Reads are initially mapped to the reference genome using a fast algorithm, and these initial mappings are both expanded and refined by a form of local de novo assembly, which is applied to all regions of the genome that appear to contain variants (SNPs, indels, and block substitutions) based on the initial mappings. The de novo assembly leverages mate-pair information, which allows reads to be recruited into variant calling with higher sensitivity than genome-wide mapping methods provide. Assemblies are diploid, and thus we produce two separate result sequences for each locus in diploid regions. Variants are called by independently comparing each of the diploid assemblies to the reference. The process is described in our Science paper (Drmanac et al. Science, Jan 2010), and our assembly algorithms are described in detail in our publication in the Journal of Computational Biology (Carnevali et al, Journal of Computational Biology 2011).
Copy number variable (CNV) regions are called based on depth-of-coverage analysis. Sequence coverage is averaged and corrected for GC bias over a fixed window and normalized relative to a set of standard genomes. In the case of a tumor-normal comparative analysis provided through our Cancer Sequencing Service, coverage in the tumor genome is normalized to coverage for the same region in the matched normal genome. A hidden Markov model (HMM) is used to classify segments of the genome as having 0, 1, 2, 3 copies…up to a maximum value.
Structural variations (SVs) are detected by analyzing DNB mappings found during the standard assembly process described above and identifying clusters of DNBs in which each arm maps uniquely to the reference genome, but with an unexpected mate pair length or anomalous orientation. Local de novo assembly is applied to refine junction breakpoints and resolve the transition sequence. Novel insertions of mobile elements into the sequenced genome are identified as clusters of reads that uniquely map to the reference genome with one arm and to ubiquitous sequence with the other arm.
The location, type, and orientation of the inserted elements are identified using mate pairs that map in the vicinity of the insertion site, aligning each unmapped arm to sequences of a defined set of mobile elements. The process for CNV and SV detection is described in more detail in Complete Genomics Data File Formats.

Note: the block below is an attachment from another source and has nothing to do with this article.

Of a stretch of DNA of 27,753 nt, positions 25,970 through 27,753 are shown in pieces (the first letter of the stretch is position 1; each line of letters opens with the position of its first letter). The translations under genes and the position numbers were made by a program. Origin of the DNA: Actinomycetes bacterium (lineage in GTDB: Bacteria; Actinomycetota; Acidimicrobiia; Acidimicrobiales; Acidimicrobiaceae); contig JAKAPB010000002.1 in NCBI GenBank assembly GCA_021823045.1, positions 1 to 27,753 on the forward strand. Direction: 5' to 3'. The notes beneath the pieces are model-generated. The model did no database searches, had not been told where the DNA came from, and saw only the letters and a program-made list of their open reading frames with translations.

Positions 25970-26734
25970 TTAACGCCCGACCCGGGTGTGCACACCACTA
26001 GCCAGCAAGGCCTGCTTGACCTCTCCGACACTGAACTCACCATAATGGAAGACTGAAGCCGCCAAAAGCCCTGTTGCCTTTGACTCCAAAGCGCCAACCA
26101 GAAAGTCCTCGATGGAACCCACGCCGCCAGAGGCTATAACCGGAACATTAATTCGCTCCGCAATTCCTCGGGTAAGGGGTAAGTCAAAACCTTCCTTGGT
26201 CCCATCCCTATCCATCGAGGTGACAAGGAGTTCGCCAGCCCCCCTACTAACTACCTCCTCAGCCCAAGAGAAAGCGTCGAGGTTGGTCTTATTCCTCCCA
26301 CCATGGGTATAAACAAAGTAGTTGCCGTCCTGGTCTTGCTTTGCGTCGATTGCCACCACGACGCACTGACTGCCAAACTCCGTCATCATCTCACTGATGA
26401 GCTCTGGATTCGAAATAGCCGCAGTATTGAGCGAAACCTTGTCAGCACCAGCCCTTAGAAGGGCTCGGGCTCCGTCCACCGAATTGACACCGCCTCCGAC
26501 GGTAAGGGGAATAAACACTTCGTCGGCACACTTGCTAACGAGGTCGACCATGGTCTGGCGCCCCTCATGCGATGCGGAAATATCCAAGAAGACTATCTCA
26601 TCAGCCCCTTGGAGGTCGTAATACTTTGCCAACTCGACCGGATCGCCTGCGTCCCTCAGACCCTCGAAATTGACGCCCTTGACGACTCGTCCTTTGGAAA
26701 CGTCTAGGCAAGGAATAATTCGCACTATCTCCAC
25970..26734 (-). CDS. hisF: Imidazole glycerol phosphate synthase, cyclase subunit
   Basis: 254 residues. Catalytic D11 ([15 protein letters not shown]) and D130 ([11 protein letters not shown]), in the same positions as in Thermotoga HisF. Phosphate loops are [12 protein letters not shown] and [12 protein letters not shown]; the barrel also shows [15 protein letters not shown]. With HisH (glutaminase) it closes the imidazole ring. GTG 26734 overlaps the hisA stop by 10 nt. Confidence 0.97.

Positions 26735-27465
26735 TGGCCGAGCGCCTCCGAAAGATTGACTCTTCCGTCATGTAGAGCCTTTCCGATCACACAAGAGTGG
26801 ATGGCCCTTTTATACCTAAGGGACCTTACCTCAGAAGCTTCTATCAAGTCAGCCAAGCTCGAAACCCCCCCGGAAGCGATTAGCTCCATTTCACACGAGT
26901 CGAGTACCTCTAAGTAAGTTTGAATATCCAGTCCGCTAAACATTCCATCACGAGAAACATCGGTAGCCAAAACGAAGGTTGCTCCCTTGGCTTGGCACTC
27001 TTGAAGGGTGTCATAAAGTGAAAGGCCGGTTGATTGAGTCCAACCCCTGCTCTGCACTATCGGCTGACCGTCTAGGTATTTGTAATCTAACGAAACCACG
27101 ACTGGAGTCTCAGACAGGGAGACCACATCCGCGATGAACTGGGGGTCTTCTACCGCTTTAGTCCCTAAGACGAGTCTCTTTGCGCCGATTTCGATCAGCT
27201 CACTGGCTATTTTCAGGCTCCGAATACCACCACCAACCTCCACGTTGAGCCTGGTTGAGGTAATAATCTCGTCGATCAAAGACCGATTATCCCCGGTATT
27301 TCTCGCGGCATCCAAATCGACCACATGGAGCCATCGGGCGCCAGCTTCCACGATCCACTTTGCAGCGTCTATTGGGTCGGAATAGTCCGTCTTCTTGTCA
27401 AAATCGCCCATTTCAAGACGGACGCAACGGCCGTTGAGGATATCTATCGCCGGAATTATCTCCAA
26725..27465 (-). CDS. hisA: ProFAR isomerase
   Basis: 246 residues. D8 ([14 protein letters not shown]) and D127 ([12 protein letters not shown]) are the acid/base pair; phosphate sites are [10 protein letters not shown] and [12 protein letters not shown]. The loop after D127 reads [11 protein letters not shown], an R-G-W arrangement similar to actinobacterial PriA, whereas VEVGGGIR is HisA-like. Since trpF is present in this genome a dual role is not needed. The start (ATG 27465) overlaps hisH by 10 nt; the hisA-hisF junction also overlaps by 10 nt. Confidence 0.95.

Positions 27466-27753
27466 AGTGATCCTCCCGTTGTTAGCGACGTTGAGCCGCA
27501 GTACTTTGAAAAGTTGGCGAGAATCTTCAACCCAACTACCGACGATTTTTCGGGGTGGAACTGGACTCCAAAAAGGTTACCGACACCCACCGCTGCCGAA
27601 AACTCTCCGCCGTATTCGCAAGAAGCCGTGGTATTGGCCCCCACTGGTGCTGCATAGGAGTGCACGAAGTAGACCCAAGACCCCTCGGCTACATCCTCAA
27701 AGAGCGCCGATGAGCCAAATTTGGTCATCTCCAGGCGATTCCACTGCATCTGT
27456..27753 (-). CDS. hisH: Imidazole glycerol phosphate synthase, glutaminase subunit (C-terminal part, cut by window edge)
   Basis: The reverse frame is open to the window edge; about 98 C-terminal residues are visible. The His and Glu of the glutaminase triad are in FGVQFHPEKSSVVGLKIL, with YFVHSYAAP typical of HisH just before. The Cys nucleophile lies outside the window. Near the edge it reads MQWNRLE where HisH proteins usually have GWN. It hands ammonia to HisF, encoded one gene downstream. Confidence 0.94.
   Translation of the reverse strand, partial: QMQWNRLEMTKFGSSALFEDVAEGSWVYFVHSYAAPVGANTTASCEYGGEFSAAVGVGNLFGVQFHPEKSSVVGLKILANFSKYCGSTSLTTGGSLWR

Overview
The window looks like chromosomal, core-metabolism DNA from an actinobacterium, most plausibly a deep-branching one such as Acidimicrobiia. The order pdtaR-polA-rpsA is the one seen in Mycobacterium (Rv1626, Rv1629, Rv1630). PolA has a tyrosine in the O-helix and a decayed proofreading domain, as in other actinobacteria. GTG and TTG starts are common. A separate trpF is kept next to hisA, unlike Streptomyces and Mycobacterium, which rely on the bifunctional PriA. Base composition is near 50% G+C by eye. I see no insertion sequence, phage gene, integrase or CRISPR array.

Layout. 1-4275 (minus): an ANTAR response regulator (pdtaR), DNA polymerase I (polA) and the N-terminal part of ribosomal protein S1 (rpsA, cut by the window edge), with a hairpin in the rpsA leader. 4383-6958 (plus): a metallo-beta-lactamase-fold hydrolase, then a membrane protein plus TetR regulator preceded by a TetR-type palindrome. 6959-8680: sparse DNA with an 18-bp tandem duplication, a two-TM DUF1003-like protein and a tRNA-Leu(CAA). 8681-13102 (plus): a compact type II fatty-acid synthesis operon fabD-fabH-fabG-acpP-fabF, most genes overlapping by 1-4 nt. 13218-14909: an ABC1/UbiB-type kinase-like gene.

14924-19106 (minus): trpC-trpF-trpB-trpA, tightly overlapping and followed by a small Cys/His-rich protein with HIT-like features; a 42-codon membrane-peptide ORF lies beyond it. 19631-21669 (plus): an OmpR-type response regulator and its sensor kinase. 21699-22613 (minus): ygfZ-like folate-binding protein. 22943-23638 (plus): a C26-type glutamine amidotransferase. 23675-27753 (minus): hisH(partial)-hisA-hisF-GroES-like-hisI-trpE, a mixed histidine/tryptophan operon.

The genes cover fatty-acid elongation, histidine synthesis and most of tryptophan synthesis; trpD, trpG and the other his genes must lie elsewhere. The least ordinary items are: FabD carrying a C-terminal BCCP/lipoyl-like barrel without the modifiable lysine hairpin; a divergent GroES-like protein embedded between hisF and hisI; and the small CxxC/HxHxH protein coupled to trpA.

Complete Genomics identifies small variants, including SNPs, indels, and block substitutions, as well as copy number variations (CNVs), structural variations (SVs), and mobile element insertions (MEIs). For the Standard Sequencing Service, all of these variation types are identified in comparison to the human genome reference. For the Cancer Sequencing Service, somatic small variants, CNVs, and SVs are each also identified in comparison to the baseline sample within a pair or trio.
By contrast with some other sequencing technologies, which have a high rate of within-read indels (most single molecule sequencing and pyrosequencing-based methods have this attribute), the intra-read gaps in Complete Genomics data are relatively easy to handle. First, they always occur at, and only at, precisely known locations in each paired end. Secondly, the gaps sizes are highly predictable and generally only +/- 1 base pair from the known mid-value. Thus, algorithms can readily be designed to map, assemble, and call variants in these reads. Complete Genomics’ analysis methods for these gapped reads have been shown to produce high quality results for both SNPs and indels variant calls.
Because of the gaps, coverage for comparable detection power does need to be modestly higher than if the reads had no gaps. However, this coverage requirement is balanced by the improved base-call accuracy (and consistent accuracy over the length of the read) in Complete Genomics sequences, improving the power of the data on a per base-call basis. This accuracy is enabled by the gapped construct that provides multiple sequencing reaction priming sites in each arm of each DNB. Because the sequencing of DNBs is highly cost-effective, Complete Genomics can also generate very deep coverage of these reads and thus produce high-quality variant calls over a large fraction of the genome.
We use stringent thresholds in our variant-calling algorithms that take into account base-call accuracy, mis-mapping probability, and both quantity and consistency of evidence. A fully called position is one where we have determined the full diploid sequence (that is, we have assembled both alleles) at these thresholds. By contrast with some other pipelines, Complete Genomics’ data analysis methods are careful to distinguish regions of the genome that are confidently called homozygous reference from those which are no-called. This greatly facilitates comparison between genomes by reducing false negatives.
For clarification, when we measure a percentage of the genome called, we are referring to a percentage of the bases corresponding to the complete NCBI reference genome sequence. We are not referring to a fraction of the non-repetitive or non-degenerate genome, or to a fraction of the genome within a certain AT/GC range.
Customers with genomes processed by Assembly Pipeline version 1.5.0 or later can order re-analysis of these genomes using Assembly Pipeline version 1.10 and later. Customers have the option to indicate whether they prefer a specific version or would prefer reanalysis on the most current Assembly Pipeline version at the time of processing. Since Complete Genomics does not retain customer data, the complete and original data set must be shipped back to Complete Genomics via hard disk drive. For more information, see the Reanalysis Flyer, or contact us at firstname.lastname@example.org.
Complete Genomics’ data processing software is not distributed at this time.